Butterfly Collectors (1990)


Butterfly Collectors is a made-for-British television series that promises a great deal but then fails to deliver. Ultimately disappointing, the story explores the complicated relationship between a middle-aged policeman John Mckeown (Pete Postlethwaite) soured by his personal life and by his job and Dex Lister (Jamie Draven) a teenager who’s picking up the considerable slack left by his absent mother.

The film begins at night with two young men running away from the scene of a crime. Police investigating the murder of a junkyard owner arrest Dex and his friend Billy (Ben Crompton). At first Mckeown thinks he’s dealing with a typical scenario–a robbery that ends in murder committed by two young thugs. Then he accidentally discovers that Dex is bringing up his younger brother and sister alone. With his father dead and his prostitute mother missing, Dex not only makes ends meet, but keeps the home immaculate. Mckeown can’t help but be impressed by Dex, and he becomes convinced that Dex is innocent of murder.

Mckeown becomes involved with Dex, befriending him and employing him to replace tile in his home. Gradually Mckeown goes out farther and farther on a limb for Dex–lying to Social Services and even engaging in petty crime. But then some discrepancies in Dex’s story cause Mckeown to question the teenager’s innocence, and he begins to suspect that Dex may have murdered his parents. The friendship, undermined by suspicion and distrust rapidly unravels….

All of the film makes sense up to this point, and the first episode was intriguing. It’s fairly easy to believe that Mckeown, already soured by his job and alienated from the rest of the police force, would see an opportunity to ‘make a difference.’ Dex and his siblings seem to offer a perfect chance for Mckeown–almost a second chance really–to make up for the disappointments in his own life.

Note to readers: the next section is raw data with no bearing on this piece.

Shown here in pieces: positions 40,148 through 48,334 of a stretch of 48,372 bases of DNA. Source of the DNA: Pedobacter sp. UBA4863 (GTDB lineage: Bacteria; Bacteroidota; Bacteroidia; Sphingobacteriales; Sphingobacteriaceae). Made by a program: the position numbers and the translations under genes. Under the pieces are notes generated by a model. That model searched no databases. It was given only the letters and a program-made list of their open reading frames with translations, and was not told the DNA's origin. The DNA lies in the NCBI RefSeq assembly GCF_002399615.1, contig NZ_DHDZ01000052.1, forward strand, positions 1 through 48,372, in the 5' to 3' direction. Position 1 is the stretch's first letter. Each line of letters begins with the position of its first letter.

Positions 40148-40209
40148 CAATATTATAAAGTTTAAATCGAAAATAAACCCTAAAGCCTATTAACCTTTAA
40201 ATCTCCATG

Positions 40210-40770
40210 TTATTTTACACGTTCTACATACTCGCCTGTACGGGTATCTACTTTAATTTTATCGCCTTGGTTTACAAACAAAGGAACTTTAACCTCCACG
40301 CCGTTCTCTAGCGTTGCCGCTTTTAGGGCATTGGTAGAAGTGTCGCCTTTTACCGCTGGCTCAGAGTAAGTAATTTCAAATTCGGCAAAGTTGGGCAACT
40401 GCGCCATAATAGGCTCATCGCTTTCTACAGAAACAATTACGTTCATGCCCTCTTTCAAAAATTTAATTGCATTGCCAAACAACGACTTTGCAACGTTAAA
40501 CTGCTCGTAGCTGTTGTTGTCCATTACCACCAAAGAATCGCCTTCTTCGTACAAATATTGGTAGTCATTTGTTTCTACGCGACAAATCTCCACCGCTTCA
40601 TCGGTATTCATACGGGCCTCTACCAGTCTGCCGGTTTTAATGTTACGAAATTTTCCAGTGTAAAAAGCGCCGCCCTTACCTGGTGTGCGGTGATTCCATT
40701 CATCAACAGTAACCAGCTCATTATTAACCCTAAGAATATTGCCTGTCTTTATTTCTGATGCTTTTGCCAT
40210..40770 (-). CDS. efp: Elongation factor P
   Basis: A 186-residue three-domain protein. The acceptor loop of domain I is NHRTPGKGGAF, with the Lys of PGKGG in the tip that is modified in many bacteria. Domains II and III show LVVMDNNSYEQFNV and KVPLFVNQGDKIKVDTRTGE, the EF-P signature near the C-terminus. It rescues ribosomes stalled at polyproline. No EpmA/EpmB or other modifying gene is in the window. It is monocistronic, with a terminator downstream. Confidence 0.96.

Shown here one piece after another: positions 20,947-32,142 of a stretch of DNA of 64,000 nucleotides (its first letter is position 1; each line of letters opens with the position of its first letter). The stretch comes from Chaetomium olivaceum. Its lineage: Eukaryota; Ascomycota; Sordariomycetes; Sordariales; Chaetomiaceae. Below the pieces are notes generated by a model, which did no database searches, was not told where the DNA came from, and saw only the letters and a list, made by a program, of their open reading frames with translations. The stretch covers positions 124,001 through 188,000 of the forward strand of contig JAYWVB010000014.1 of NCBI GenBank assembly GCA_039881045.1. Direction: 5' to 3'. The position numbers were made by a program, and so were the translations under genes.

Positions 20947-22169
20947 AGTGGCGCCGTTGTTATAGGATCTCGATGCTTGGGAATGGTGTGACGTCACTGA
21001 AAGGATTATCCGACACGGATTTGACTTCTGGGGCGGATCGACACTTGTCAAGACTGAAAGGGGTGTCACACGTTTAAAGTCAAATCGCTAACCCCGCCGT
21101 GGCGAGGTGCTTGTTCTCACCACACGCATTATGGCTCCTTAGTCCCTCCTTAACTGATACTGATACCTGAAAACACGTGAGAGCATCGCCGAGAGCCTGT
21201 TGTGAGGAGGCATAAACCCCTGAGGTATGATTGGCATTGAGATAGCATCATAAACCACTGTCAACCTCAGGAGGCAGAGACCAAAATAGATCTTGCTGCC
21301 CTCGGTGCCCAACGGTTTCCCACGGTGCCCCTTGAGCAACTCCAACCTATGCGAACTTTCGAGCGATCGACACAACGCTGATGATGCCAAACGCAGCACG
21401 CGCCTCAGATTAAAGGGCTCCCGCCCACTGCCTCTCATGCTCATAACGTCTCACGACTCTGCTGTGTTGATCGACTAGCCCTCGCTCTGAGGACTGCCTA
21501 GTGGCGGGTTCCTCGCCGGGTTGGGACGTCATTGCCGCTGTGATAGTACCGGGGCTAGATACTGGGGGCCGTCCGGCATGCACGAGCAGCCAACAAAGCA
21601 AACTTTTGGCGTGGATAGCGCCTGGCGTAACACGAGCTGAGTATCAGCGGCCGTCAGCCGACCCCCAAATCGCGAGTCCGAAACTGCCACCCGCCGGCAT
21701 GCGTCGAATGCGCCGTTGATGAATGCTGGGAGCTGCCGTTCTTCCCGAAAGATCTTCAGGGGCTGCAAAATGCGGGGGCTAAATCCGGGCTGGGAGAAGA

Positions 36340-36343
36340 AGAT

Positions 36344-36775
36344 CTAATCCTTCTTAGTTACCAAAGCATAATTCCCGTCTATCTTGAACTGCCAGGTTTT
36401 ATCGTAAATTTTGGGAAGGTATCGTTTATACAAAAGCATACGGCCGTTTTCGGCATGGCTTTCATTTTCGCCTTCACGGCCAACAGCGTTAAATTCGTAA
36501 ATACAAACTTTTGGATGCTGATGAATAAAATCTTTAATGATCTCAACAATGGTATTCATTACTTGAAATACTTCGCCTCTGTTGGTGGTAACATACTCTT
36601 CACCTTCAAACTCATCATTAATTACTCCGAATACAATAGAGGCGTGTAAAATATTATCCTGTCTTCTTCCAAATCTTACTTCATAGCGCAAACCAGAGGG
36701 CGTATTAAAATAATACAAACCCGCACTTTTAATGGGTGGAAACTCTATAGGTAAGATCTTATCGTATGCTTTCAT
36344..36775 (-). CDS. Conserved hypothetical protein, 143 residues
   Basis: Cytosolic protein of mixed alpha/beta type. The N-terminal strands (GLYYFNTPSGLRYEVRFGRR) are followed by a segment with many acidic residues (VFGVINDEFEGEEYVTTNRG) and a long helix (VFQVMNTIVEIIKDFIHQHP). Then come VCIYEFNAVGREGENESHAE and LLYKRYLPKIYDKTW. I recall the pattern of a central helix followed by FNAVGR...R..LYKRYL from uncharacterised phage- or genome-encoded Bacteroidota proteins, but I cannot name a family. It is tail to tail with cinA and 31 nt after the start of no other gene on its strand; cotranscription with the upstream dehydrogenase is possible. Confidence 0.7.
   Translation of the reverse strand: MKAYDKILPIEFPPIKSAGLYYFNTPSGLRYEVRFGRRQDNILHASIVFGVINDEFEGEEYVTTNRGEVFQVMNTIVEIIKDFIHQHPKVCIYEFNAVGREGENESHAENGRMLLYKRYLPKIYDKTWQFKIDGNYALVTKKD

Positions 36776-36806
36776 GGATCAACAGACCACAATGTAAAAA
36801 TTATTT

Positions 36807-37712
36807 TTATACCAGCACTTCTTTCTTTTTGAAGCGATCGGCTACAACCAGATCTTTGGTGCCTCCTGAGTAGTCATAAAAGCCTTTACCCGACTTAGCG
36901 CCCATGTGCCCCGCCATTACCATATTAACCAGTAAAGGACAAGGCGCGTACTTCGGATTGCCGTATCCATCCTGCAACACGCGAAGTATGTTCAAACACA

But by the second episode, the plot unravels as it takes off in some rather silly directions, and the conclusion offers one of the most disappointing sellouts I’ve seen in a long time. After leading us up the garden path as to the facts about the murder of the junkyard owner and Dex’s complicated motives and involvement, the plot takes a silly, implausible turn. Ultimately, the plot played around with Dex’s character far too much. Not to mention all the loose ends left as the credits roll….

The film is set in Manchester and includes a range of accents. I had no problem following the dialogue, but the person who watched the film with me complained about ‘not getting’ a great deal of the dialogue. From director Jean Stewart.


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Filed under British, British television

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